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The oil darkened the sea of one of the most beautiful regions of Brazil. In some beaches, the product is removed from the water and reappears days later.
Two months ago, Brazilians have been witnessing the biggest oil spill disaster in terms of coast extension. More than 2,000 of the 8,500 kilometers that make up the Brazilian coast were hit. The dark spot has reached more than 200 beaches in the nine states of the Northeast. Beaches that are some of the most beautiful postcards in the country, such as Carneiros, in Pernambuco, and Boipeba, in Bahia, were contaminated with oil.
The images are sad and expose a reality that has no date yet to be mitigated. As expected, the material has caused serious damage to the environment. According to Petrobras President Roberto Castello Branco, the oil spill is “the biggest environmental aggression suffered by our country in our history”.
Below are some images that reflect the current scenario from part of Northeastern Brazil.
The first oil stains appeared on Pernambuco and Paraíba beaches between the last days of August and the first of September. The origin or amount of oil spilled into the sea was unknown. So far, information is still scarce. And, precisely, this lack of knowledge about the origin of the problem has caused the work of removing the material to run into barriers.
After studies by Petrobras, which has been helping the environmental institute Ibama, it was identified that the product is crude oil. This means that it is not derived from oil and would come from Venezuela, according to information from Petrobras.
There are some hypotheses under analysis to identify what occurred. Ships and foreign vessels and ghosts that passed by the Brazilian coast are under investigation.
Pirate ships sail with location system off, which prevents identification. Venezuela is accused of using this type of device to circumvent the US oil embargo. The neighbouring government, however, denies its relationship with the disaster in Brazilian waters.
According to the president of Ibama, Eduardo Bim, there is still the possibility that the material was leaked in a transfer from one ship to another. “But we have to investigate and we don’t rule out any possible cause,” Bim said at a Senate hearing.
One of the actions taken to contain the oil was to place containment buoys at sea. There is fear that the oil will especially hit the Abrolhos National Park in Bahia, where the country’s main coral banks are located. There are endangered species, such as the Millepora, known as fire coral, and rare as the Hispid Mussismilia, brain coral.
The oil removal work, however, has been done primarily by Ibama volunteers, residents and staff. Last week, the federal government decided to integrate the Armed Forces into the work .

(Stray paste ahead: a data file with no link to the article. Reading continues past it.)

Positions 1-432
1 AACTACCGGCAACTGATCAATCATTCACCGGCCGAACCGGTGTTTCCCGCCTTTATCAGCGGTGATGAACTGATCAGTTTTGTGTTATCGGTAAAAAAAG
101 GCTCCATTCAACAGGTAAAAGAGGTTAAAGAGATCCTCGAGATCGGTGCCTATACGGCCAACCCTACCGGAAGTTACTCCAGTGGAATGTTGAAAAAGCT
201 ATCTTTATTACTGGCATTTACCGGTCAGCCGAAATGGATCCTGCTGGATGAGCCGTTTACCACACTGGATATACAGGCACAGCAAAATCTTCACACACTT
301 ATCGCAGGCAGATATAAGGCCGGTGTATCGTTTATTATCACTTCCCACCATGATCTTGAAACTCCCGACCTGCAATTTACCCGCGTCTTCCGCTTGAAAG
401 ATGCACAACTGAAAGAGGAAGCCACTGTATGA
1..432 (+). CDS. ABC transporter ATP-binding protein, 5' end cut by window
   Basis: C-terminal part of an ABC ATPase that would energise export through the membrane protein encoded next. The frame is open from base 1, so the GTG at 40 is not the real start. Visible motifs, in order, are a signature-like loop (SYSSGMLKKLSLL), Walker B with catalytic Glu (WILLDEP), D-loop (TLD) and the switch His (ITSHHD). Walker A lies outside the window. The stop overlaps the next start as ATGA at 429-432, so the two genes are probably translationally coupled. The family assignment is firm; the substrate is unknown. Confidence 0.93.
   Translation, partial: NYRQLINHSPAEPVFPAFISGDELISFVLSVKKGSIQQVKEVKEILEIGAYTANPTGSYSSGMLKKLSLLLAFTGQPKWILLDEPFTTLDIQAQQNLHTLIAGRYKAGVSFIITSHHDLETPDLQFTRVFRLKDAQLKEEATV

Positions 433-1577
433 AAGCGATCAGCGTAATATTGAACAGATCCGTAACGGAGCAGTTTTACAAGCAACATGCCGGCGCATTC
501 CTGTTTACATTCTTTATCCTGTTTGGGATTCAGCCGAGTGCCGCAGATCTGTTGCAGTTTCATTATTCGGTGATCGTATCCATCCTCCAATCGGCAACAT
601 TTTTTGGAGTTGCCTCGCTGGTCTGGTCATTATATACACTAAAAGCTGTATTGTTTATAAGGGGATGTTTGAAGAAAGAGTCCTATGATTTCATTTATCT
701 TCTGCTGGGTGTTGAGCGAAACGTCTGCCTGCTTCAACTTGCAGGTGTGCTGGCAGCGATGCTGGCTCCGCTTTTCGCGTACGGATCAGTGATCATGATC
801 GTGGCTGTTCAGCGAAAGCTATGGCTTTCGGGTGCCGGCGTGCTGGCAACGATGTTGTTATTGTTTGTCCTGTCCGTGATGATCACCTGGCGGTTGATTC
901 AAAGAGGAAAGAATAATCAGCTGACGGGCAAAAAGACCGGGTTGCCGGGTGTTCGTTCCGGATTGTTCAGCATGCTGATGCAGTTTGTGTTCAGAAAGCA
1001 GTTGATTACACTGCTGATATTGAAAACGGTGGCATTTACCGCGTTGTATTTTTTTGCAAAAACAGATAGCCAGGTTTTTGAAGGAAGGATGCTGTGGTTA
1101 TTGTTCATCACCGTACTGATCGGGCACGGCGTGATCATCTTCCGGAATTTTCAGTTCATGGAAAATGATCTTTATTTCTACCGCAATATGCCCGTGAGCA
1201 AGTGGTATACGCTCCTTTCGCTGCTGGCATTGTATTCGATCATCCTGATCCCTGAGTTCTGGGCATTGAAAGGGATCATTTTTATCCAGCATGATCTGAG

According to Environment Minister Ricardo Salles, there was no delay from the government in entering the case. “Everyone has been working around the clock since the spot appeared on September 2. No effort was spared, ”he said.
The minister, however, has taken advantage of the situation to criticize NGOs and Venezuela, a country with which the Brazilian government has no political affinity. Salles said that by the time there was a “Venezuelan oil spill,” a Greenpeace ship would be “sailing in international waters off the Brazilian coast.”
Greenpeace reacted. He said he would bring the case to court and argued that his ship has no oil storage capacity.
Greenpeace, in fact, is one of the entities that have volunteered to help remove the material and have been pushing the Brazilian government for a more energetic attitude. At HuffPost, the coordinator of Greenpeace’s climate and energy campaign, Ricardo Baitelo, detailed the difficulties with the oil and the main environmental impacts.
“The oil is sprayed. It is divided into several points and you cannot see it from the surface. You can only see when the smallest spots start to reach the beaches. They are coming and keep coming. In Maranhão, you clean and he [oil] comes back. It’s a huge challenge. ”According to him, there is monitoring information, but it is not conclusive. There are also reports from fishermen that the spots are still approaching.
When he granted the interview last week, Baitelo warned that volunteers were beginning to experience the toxic effects of the oil. “But there is the issue of using the right equipment. The oil is toxic and there is already news of people with malaise, feeling sick. Who depends on the sea is desperate and there are people doing volunteer work anyway. We can’t just depend on the government. It’s a problem that can drag on for a long time, ”he said.
Over the weekend, more reports of intoxication appeared. To Reuters, civil servant Vera Lúcia Silva reported that she was ill after collecting oil with her hands in plastic bags on Itapuama beach in southern Recife. “A lot of headache, nausea and diarrhea. I went to the [health] clinic, took a serum and got better, but I still have a headache. ”
And what is not lacking is material to be removed. Still in Pernambuco, last week alone 958 tons of oil were removed from the sea. The federal government has been calling for help from coastal residents to call 185, the marine emergency telephone, if they see oil on the beach.
The Navy has reaffirmed that “the extent of the affected area, the length of time and the oil dispersal characteristics of this unprecedented environmental crime in the country require constant evaluation of the structure and resources employed.”
Source: Huffpost Brasil